Interior of the Cathedral
In Santa María’s Plaza you will find the main façade of the Cathedral. Around this are we can highlight several main sights: San Nicolás Church (Gothic in style), Fernán González Arch (1586), the Cid’s House (1784), San Martín Mudejar Arch (14th century, which used to lead to the Jewish Quarter in Burgos), and a temple from the 16th century built upon the church where the Cid demanded from Alfonso VI the oath that would eventually lead the former to be exiled.
From the ruins of the Castle you will enjoy the most amazing views of the city. The quarter of this castle, next to the old fortress, is one of the spots that best preserve the medieval aspect of this city. Here we find amazing landmarks such as the Retablo Museum, San Esteban Church (Gothic in style, 14th century) and the Caja of Burgos Art Center (CAB), which houses contemporary art temporary exhibitions.
Heading to San Esteban Gate (14th century), Mudejar in style, we go down to San Gil Church, one of the most beautiful Gothic churches in Burgos. From here we can now go to San Lorenzo Quarter, presided over by the Baroque San Lorenzo Church. Next to this, the Cordón House (15th century) stands out as an old palace whose façade was decorated by a Franciscan cord. Here it was where the Catholic Kings received Columbus after his second trip to America. It is nowadays the headquarters of a bank. Nearby, the Plaza Mayor, presided over by a statue of Carlos III, is a gorgeous place you cannot miss. The City Hall is also in this area (1788).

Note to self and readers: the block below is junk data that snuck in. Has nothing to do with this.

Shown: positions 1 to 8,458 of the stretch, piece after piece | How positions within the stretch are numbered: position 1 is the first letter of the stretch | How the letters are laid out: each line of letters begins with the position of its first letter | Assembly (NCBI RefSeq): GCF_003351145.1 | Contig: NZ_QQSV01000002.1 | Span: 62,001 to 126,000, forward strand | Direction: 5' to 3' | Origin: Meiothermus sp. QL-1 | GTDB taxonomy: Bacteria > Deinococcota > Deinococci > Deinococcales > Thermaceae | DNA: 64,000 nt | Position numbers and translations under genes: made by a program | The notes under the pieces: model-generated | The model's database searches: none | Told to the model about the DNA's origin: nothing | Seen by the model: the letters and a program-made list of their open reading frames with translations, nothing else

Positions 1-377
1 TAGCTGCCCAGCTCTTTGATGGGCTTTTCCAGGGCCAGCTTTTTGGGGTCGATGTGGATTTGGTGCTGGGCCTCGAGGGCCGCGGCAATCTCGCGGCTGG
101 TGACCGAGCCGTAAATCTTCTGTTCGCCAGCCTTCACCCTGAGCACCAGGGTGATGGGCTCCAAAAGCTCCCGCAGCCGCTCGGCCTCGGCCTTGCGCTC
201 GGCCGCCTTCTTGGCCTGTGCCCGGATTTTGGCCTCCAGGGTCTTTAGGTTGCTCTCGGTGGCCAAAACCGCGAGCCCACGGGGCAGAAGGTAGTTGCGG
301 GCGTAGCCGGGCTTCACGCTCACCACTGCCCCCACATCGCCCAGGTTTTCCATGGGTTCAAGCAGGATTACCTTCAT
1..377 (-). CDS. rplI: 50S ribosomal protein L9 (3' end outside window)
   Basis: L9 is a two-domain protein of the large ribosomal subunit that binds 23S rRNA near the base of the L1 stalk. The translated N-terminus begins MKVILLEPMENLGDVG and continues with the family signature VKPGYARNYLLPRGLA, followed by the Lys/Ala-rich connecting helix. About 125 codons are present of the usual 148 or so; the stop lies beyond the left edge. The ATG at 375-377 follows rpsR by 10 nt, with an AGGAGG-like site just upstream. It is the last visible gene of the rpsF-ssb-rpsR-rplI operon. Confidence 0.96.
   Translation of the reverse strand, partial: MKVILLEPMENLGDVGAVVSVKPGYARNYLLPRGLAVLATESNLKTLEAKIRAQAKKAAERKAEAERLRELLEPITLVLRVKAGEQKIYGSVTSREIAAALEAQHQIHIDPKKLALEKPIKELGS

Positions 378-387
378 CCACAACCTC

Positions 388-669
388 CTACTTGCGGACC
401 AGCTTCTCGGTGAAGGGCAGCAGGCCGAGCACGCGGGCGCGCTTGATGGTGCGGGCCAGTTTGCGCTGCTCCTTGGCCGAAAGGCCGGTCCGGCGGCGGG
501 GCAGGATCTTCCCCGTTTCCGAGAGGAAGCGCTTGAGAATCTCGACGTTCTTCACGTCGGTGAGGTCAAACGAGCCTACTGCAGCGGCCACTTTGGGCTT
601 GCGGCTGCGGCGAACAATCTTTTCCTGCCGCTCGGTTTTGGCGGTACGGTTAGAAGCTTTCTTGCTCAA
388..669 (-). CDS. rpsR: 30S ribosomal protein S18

If you go through San Pablo’s Bridge, we will reach the Human Evolution Museum (MEH), which deals with the findings in Atapuerca about the Homo Antecesor (the oldest hominid species in Europe). Another intesting museum to visit is the Burgos Museum, located in the old Angulo House (16th century) and Miranda House (1545).
A bit further away from the city center, you will find the Huelgas Reales Monastery, built in 1187 as a burial place and spiritual retreat for many royal and noble families. Some elements were turned into the Romanesque style such as the Church and two cloisters. The temple has the double sarcophagus holding the founders Alfonso VIII and Leonor of Aquitania. Near San Fernardo cloister we can go to the Rich Textiles Museum, which houses dresses and textiles made by Arab designers. There are also two other important chapels here: the Asunción and Santiago.
Next to the Huelgas we find the Parral Park and the King’s Hospital, set up in the 12th century to hold jacobean pilgrims. Remodeled in the 16th century, it is nowadays the headquartes of the Burgos’ University’s Rectorate. On the opposite direction, 3 km away to the east, we find the Miraflores Carthusian Monastery, at the end of the Quinta’s Promenade. This awesome building, Gothic in style, was founded as a residence by King Juan II in 1441. There are man sculptures here, such as The Announciation by Pedro Berruguete (15th century).